Willis's Practice and Procedure for the Quantity Surveyor

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  • Edition: 13th
  • Format: Paperback
  • Copyright: 2013-06-10
  • Publisher: Wiley-Blackwell
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Historically employed to estimate and measure the likely material requirements for any building project, the role of the modern quantity surveyor is diverse, with a wide range of employers and geographical locations to match. Change continues to be a feature in quantity surveying practice, with the New Rules of Measurement, the RICS Black Book and Building Information Modelling (BIM) all adding to the already dynamic environment in which the Quantity Surveyor operates.  This new edition of Practice and Procedure for the Quantity Surveyor reflects that dynamic environment, addressing changing practices and procedures in the profession, whilst focussing on the core skills which are essential to success.

The 13th edition of this classic text, originally written by three generations of the Willis family (all quantity surveyors) continues to provide a thorough introduction to the work of the quantity surveyor in private practice, in public service and in contracting organisations.

Author Biography

Allan Ashworth DUniv (Hon), MSc, MRICS is a Visiting Professor at the University of Salford and the Adjunct Professor in Quantity Surveying at UTAR in Malaysia. He is a former HMI (Her Majesty’s Inspector) in the Department for Education and Employment and the Senior Academic Advisor to the Centre for Education in the Built Environment based at the University of Salford.

Keith Hogg BSc, PGCE was, until his recent retirement, Associate Dean (Development) in the School of the Built Environment at Northumbria University. He worked in private practice in the UK and overseas and engaged in research and practise in areas of risk management and value management. Throughout much of his career he was closely involved with the RICS in areas of Quantity Surveying Practice and Surveying Education.

Catherine Higgs MSc, MRICS is a Senior Lecturer in Quantity Surveying and Associate Head of the Department of Construction and Property at the University of the West of England, Bristol. She is also a UWE Teaching Fellow with a strong interest in the pedagogy of quantity surveying practice.

Table of Contents

Preface xi

1 The Work of the Quantity Surveyor 1

Introduction 1

A changing industry 3

Construction sectors 6

The role of the quantity surveyor 8

Skills, knowledge and understanding 15

What’s in a name?18

Discussion topic20

References and bibliography 23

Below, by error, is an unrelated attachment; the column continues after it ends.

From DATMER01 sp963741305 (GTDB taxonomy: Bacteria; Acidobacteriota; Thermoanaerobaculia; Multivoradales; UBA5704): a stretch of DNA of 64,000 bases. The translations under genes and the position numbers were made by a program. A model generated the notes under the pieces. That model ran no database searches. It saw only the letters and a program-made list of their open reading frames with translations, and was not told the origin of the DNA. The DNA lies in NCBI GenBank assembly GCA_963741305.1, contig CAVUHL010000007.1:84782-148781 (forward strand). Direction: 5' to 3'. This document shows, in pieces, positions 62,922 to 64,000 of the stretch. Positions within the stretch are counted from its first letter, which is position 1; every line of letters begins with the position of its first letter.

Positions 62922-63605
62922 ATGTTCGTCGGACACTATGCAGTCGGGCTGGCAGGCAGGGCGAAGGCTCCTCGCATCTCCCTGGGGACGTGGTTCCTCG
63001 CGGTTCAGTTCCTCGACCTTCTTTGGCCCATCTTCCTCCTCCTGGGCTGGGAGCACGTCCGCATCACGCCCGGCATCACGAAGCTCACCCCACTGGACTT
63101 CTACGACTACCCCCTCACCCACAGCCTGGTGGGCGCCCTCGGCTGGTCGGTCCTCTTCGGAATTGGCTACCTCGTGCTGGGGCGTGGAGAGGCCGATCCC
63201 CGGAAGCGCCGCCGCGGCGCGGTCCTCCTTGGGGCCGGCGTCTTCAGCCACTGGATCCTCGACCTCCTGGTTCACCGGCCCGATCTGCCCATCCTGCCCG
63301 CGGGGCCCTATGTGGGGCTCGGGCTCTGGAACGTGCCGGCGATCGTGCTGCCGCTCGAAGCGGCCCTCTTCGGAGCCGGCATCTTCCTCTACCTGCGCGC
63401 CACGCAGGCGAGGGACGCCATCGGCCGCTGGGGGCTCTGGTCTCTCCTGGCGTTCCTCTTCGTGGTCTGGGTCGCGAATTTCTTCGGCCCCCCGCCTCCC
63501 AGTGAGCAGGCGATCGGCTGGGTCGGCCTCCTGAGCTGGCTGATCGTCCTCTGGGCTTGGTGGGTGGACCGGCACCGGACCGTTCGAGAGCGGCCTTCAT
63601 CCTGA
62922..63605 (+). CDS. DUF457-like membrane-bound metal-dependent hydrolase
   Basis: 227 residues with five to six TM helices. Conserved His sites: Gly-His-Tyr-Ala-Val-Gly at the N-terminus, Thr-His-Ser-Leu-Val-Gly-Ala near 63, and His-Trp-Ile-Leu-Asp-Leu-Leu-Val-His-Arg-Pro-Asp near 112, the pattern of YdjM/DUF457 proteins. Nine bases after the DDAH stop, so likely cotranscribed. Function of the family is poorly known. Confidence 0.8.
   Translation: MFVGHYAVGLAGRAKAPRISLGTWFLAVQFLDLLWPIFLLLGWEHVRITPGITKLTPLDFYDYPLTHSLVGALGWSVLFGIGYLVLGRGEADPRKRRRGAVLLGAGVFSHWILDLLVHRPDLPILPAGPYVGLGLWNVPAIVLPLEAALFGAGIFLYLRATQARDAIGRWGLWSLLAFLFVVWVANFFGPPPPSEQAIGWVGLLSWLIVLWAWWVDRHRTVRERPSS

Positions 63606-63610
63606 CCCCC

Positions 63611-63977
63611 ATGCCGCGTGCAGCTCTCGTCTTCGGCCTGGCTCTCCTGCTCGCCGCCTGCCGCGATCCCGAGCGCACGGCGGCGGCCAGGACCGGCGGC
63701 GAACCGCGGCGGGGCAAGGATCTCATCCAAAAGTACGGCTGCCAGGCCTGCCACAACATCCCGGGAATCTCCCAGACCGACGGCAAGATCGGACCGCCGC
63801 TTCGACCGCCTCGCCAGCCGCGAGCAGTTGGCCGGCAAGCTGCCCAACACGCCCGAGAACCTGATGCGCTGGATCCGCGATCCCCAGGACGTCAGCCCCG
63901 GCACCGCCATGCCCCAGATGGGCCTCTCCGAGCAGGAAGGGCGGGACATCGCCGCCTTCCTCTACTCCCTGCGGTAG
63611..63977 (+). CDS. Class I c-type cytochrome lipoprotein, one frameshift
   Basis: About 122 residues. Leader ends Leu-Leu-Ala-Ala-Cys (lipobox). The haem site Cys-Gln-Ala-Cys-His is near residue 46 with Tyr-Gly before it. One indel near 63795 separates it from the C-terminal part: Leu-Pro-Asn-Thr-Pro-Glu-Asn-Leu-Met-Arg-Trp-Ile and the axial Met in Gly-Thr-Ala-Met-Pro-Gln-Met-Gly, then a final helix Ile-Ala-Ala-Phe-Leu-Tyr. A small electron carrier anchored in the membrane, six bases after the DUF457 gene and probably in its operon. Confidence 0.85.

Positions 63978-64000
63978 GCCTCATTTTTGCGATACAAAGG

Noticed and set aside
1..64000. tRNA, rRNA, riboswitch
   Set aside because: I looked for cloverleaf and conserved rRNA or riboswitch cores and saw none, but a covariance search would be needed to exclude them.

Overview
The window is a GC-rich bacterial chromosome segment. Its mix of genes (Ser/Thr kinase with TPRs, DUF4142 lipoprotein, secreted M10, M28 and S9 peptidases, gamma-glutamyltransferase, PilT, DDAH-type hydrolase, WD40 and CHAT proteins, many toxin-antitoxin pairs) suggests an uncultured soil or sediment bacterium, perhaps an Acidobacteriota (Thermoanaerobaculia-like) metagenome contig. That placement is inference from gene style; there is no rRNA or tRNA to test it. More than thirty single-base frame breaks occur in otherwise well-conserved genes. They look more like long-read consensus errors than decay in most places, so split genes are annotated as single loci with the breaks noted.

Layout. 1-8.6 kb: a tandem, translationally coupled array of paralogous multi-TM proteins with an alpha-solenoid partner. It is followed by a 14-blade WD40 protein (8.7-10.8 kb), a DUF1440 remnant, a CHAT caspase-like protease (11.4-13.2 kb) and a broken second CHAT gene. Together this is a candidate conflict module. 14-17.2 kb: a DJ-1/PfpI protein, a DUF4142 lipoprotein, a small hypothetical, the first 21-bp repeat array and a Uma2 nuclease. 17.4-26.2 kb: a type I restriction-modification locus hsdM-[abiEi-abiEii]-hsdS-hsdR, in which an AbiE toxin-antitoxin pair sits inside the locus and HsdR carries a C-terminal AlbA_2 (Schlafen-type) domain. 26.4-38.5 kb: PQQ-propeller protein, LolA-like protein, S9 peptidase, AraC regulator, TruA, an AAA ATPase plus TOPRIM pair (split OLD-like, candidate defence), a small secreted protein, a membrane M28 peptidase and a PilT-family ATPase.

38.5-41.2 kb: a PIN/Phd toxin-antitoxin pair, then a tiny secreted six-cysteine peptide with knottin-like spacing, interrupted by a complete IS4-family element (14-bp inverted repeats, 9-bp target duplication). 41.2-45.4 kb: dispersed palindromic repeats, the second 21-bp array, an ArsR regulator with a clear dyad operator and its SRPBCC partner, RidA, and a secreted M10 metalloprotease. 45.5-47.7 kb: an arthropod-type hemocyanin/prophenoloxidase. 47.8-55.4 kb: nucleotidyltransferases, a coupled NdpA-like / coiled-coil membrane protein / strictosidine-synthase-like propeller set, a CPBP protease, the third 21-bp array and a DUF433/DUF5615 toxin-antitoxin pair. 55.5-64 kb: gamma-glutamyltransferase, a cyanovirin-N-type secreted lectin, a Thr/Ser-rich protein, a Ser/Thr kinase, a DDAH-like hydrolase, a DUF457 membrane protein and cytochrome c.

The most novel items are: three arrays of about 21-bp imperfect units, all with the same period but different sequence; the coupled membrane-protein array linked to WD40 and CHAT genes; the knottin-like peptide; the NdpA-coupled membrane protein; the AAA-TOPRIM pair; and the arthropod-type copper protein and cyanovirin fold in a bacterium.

2 Education, Training and Employment 24


Chronology of quantity surveying education 1960–201224

Quantity surveyors in education 27

Partnership and accreditation 28

Non-cognate disciplines 30

National vocational qualifications (NVQs) Vocational experience and qualifications 30

Assessment of professional competence (APC) 31

Continuing professional development (CPD) 32

Construction Industry Council (CIC) 33

Changing work patterns 34

The professions 44

Role of the RICS 48

Discussion topic 50

References and bibliography 52

3 Organisation and Management 53

Introduction 53

Staffing 53

Office organisation 55

Employer’s responsibilities 57

Public relations and marketing 61

Quality management 63

Time and cost management 65

Education and training Developing staff 66

Finance and accounts 68

Discussion topic 73

References and bibliography 77

4 The Quantity Surveyor and the Law 78

Introduction 78

The quantity surveyor and the client 78

Collateral warranties 85

Performance bonds 87

Professional indemnity insurance 88

Contracts of employment 88

The Disability Discrimination Act 2004 Equality Act 2010 90

Discussion topic 91

References and bibliography 93

5 Research and Innovation 95

Introduction 95


Classification of research and development 97

Research and development in the construction and property   industries 98

Rethinking construction innovation and research 99

Changing role of the quantity surveyor 102

Research and development in quantity surveying practice 103

Academic research 106

Research dissemination 107

Information and communication technologies (ICTs) 107

Quantity surveying practice 108

Major ICT issues 110

The future of ICT 112

The importance of change 112

Innovation 114

Conclusions 116

Discussion topic 117

References and bibliography 119

6 Cost Control 121

Introduction 121

Project cost control 121

Cost advice 122

Precontract methods 123

General considerations 127

Accuracy of approximate estimates 130

Preparing the approximate estimate 130

Whole life costing 131

Value management 132

Risk analysis 132